Spatial patterns of avian malaria prevalence in Zonotrichia capensis on the western slope of the Peruvian Andes

M. R. Jones, Z. A. Cheviron, M. D. Carling

Research output: Contribution to journalArticlepeer-review

Abstract

Environmental heterogeneity largely dictates the spatial distributions of parasites and therefore the susceptibility to infection of host populations. We surveyed avian malaria infections in Rufous-collared sparrows (Zonotrichia capensis) across replicated altitudinal and latitudinal transects along the western slope of the Peruvian Andes to assess geographic patterns of prevalence. We found malaria infection prevalence peaked at midelevations along all 3 altitudinal transects (x ≈ 2,733 m), with highest overall prevalence observed in the northern transect. We observed low levels of malarial parasite diversity, with 94% of infected birds carrying a single Haemoproteus (subgenus Parahaemoproteus) strain. The remaining infected birds harbored either a single alternate Haemoproteus or 1 of 2 Plasmodium strains. Our data suggest that temperature and precipitation are the primary drivers of the spatial patterns in avian malaria prevalence along the western slope of the Andes.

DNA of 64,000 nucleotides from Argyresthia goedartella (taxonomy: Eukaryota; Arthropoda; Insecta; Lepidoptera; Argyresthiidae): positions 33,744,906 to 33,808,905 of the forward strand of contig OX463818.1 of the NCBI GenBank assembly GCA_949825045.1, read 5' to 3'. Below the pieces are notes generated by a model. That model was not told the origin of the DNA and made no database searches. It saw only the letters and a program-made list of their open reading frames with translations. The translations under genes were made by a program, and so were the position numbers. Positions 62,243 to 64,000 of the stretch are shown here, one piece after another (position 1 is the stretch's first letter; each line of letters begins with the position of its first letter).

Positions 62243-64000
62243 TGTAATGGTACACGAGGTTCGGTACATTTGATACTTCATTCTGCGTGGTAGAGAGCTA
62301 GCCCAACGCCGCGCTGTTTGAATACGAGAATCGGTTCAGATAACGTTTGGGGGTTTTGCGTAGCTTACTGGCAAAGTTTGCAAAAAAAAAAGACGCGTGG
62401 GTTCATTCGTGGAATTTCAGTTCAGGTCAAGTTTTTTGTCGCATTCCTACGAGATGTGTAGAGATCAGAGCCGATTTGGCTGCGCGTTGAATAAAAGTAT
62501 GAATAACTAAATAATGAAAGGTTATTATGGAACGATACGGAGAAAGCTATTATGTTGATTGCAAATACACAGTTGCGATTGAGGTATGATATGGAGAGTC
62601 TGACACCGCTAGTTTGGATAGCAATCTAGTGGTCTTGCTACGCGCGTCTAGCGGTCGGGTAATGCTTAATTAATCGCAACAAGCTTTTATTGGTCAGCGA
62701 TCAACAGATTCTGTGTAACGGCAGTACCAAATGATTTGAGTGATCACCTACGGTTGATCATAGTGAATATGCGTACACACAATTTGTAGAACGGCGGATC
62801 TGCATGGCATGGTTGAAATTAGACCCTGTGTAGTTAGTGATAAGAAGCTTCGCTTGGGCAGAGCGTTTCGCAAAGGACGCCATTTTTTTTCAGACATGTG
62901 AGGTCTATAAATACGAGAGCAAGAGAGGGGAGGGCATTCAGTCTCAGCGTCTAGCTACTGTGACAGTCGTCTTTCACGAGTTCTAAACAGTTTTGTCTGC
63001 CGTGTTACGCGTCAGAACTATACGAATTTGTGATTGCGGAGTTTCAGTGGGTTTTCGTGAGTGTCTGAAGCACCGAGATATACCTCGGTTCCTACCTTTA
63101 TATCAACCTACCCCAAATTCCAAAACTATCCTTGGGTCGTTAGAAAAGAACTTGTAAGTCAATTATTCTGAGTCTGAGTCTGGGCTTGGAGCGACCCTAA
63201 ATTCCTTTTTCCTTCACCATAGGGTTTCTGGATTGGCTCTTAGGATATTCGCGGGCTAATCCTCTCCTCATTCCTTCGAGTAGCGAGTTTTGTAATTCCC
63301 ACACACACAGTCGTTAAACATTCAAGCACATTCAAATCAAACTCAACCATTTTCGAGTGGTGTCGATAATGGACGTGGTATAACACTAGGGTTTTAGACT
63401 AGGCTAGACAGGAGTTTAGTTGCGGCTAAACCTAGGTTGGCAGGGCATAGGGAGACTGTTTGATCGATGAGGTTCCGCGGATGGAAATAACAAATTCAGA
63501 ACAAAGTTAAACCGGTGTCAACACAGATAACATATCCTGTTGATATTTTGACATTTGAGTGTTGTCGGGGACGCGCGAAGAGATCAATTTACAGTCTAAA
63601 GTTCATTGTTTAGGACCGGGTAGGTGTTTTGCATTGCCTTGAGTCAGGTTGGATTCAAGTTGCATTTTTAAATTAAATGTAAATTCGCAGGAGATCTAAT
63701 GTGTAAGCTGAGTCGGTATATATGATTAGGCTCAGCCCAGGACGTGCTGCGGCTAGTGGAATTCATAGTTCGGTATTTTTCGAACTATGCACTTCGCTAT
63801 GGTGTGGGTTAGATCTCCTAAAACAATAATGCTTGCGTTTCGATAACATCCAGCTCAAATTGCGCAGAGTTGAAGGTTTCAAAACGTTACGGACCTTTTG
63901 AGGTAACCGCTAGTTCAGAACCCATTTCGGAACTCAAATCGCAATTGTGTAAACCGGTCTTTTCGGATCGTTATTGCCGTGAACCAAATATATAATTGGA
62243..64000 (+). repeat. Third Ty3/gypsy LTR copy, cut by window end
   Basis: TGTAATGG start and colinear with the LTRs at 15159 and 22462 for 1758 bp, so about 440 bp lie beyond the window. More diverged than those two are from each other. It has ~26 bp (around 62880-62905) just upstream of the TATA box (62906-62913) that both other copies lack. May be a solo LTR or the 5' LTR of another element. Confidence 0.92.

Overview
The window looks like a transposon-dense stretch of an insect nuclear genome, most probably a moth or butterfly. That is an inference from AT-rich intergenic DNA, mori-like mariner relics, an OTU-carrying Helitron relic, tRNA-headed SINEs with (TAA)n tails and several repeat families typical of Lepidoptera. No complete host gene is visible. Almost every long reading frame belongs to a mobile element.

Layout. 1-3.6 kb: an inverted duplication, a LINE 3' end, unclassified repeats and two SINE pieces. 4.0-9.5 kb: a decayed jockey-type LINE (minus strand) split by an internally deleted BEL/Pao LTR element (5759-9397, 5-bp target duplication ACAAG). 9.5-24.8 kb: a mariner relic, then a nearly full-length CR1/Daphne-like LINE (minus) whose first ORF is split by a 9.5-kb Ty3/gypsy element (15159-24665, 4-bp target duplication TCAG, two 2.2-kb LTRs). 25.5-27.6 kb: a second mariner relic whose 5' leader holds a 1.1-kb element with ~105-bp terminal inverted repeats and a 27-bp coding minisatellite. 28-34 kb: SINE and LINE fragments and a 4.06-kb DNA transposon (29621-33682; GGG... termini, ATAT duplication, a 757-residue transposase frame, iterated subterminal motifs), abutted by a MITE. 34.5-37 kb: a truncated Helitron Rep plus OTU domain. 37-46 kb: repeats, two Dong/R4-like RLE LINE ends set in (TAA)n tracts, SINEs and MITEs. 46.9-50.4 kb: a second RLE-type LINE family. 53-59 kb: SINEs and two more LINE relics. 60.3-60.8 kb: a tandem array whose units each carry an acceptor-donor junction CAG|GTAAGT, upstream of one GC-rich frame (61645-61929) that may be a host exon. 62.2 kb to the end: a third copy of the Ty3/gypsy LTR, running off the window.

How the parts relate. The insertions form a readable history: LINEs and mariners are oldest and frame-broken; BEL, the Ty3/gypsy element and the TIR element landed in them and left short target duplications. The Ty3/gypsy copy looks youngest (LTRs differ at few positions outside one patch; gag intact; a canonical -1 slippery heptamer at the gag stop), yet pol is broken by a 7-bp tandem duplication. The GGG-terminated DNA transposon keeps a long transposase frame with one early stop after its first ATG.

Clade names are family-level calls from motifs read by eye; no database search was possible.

Original languageEnglish (US)
Pages (from-to)903-905
Number of pages3
JournalJournal of Parasitology
Volume99
Issue number5
DOIs
StatePublished - Oct 18 2013

ASJC Scopus subject areas

  • Parasitology
  • Ecology, Evolution, Behavior and Systematics

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